ATLANTA -- Looking to increase access to fresh, healthful food for urban residents, the Braves will plant 20 community orchards in the metro Atlanta area over the next two months.
As part of their Season of Giving, the Braves will begin this initiative on Dec. 2, when All-Star catcher Travis d’Arnaud and his wife, Britney, will be on hand as 100 fruit trees are planted at Hyde Farm in Marietta, about 20 minutes northeast of Truist Park. The event is sponsored by Coors Light; more than 100 Braves employees will assist in the planting process.
"The impact of 100 trees planted in one day cannot be understated,” said Kate Conner, executive director of the Food Well Alliance. “The literal fruits of our labor will be multiplied to nourish Cobb County communities for years to come. We are so thankful this season for our roster of supporters making that happen; from our Atlanta Braves, to the Giving Grove, One Tree Planted and Players for the Planet.”
With assistance from The Giving Grove and Food Well Alliance, the Braves will fill 20 orchards with 300 fruit trees that will produce more than 13,000 servings each year. In addition to enhancing nutritional opportunities for Atlanta’s urban residents, this program will aid the environment. The orchards will absorb storm runoff water, preventing flash flooding and protecting the fresh water supply, while also helping to reduce urban air temperatures through carbon sequestration and the creation of shade.
“This initiative will not only help create a healthier, more sustainable Braves Country, it will also ensure sustainable sources of fresh food to combat food insecurity in our communities,” said Danielle Bedasse, Braves senior director of community affairs.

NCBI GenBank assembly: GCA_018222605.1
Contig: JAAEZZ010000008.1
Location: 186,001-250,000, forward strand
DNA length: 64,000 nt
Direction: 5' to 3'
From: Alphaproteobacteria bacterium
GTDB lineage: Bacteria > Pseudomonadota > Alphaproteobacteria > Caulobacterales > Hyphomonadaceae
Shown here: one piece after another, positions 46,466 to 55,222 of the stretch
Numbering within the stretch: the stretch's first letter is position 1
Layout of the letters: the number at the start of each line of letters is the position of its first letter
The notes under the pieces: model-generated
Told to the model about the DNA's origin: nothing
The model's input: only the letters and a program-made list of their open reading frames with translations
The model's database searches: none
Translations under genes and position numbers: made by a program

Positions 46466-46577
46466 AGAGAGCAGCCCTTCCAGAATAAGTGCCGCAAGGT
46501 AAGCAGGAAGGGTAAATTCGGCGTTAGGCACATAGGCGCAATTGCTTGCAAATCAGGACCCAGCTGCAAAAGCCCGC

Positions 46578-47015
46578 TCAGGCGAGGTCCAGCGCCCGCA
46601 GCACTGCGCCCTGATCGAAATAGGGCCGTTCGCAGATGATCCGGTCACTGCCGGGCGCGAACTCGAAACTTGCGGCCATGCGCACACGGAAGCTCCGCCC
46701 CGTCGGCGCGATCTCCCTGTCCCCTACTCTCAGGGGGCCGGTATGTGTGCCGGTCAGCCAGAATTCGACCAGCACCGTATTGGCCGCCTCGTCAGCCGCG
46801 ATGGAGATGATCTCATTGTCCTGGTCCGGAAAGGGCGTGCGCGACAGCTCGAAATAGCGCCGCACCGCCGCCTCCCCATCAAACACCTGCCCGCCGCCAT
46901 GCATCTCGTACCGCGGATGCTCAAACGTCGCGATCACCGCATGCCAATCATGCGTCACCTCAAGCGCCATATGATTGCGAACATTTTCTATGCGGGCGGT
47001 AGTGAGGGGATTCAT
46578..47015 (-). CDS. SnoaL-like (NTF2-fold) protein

Bedasse was motivated to develop this initiative after visiting the Browns Mill Urban Forest, just south of downtown Atlanta. Seeing how this program provided fruits, vegetables, herbs, nuts and berries to the community, she wanted to create similar opportunities within other food deserts around Atlanta.
One of the initiative’s influential contributors is former Major League outfielder Chris Dickerson, the founder of Players for the Planet, which was formed for professional athletes who want to aid the environment. Dickerson put the Braves in touch with One Tree Planted, a charitable foundation aimed toward planting trees across the globe.
“This project is a meaningful step forward to ensuring all communities have equitable access to the benefits of trees -- from mitigating the effects of climate change by reducing urban heat to providing fresh food and healthy recreational spaces like community orchards,” said Tanner Haid, senior manager of urban forestry at One Tree Planted. “We are proud of this partnership, and look forward to supporting more opportunities to plant trees and build community in Atlanta.”
Local residents will learn to become orchard stewards so they can help maintain, nurture and cultivate the community gardens within their area.
“What's really interesting about the concept of the food forest or the community garden is that the neighborhood does live off of it in a lot of ways, even from a jobs perspective,” Bedasse said. ”There was one woman at Browns Mill who takes care of all the herbs and lavender and actually uses those to produce candles and other kinds of products that she then sells to support herself. It’s also important to note that the food not used by the community is donated.”
Schools, community groups and urban agriculture organizations interested in hosting an orchard site are invited to apply at braves.com/sustain. A panel of community representatives coordinated by Food Well Alliance will evaluate and rank applications.